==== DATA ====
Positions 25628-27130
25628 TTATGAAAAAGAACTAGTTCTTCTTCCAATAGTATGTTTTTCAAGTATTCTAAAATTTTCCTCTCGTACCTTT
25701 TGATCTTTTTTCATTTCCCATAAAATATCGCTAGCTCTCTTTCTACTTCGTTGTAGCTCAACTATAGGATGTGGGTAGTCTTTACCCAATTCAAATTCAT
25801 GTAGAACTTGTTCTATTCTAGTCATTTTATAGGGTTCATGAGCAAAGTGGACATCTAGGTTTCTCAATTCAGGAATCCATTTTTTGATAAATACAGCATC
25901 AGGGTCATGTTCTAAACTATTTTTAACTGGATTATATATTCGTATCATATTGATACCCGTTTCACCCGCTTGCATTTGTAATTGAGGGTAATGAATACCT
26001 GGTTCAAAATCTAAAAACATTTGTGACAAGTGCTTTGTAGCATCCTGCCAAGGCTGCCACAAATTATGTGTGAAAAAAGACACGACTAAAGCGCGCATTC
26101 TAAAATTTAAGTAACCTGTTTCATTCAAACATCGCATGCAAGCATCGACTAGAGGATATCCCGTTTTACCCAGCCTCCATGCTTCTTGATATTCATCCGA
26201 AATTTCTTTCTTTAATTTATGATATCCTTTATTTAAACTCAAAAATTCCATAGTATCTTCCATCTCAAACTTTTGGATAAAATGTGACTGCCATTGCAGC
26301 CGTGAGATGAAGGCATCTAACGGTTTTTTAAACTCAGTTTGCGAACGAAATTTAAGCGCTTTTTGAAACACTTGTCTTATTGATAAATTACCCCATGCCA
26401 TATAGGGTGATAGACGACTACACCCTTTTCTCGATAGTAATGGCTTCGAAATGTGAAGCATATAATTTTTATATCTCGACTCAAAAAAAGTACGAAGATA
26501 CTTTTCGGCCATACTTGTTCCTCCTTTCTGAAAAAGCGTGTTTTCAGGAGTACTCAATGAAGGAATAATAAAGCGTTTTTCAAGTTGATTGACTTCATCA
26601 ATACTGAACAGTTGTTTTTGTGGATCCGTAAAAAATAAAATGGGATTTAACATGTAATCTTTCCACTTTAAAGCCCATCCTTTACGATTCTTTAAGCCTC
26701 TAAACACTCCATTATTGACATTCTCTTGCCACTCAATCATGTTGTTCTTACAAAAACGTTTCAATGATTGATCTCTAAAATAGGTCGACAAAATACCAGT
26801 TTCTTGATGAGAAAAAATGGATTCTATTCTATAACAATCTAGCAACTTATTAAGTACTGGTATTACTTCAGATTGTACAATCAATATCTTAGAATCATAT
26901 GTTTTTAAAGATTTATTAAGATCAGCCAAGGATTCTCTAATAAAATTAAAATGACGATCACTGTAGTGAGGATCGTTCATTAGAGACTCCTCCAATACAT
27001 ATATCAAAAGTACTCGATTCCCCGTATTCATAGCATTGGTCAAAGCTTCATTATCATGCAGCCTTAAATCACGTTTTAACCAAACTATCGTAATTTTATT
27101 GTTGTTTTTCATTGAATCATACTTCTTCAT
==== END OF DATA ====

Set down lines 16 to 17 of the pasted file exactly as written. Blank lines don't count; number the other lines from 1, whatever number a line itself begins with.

27001 ATATCAAAAGTACTCGATTCCCCGTATTCATAGCATTGGTCAAAGCTTCATTATCATGCAGCCTTAAATCACGTTTTAACCAAACTATCGTAATTTTATT
27101 GTTGTTTTTCATTGAATCATACTTCTTCAT